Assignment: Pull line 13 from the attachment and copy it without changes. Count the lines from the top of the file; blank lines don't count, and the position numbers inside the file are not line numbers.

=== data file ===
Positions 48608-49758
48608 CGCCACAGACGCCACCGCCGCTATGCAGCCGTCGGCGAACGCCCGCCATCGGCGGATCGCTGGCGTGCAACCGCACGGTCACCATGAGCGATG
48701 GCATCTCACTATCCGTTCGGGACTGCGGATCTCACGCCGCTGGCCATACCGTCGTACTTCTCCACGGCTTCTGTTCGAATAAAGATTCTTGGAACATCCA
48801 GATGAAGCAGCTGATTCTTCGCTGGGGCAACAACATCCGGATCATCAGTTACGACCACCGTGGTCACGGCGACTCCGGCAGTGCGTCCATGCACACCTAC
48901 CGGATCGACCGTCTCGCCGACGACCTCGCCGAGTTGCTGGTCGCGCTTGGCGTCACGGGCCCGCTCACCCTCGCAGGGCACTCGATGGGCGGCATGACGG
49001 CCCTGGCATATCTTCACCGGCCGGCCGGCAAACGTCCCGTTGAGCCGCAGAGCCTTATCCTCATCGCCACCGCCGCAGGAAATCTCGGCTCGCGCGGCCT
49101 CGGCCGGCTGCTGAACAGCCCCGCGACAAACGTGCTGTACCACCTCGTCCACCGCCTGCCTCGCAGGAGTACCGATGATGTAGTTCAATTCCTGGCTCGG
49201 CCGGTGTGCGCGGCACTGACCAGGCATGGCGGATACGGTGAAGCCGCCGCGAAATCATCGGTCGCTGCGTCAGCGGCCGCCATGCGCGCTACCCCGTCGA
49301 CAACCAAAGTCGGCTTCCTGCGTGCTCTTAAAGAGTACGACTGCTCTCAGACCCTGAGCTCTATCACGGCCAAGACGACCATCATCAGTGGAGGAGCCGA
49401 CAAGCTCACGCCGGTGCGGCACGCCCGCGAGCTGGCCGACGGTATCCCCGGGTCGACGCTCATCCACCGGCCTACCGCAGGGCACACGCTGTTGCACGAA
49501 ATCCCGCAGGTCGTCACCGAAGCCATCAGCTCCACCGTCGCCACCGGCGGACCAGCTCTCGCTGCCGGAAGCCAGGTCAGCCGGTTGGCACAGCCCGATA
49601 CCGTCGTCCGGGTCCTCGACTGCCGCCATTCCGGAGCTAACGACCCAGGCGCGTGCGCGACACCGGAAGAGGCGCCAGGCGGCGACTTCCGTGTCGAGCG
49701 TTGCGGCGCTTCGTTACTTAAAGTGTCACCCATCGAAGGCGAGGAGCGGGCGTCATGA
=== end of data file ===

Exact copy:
49701 TTGCGGCGCTTCGTTACTTAAAGTGTCACCCATCGAAGGCGAGGAGCGGGCGTCATGA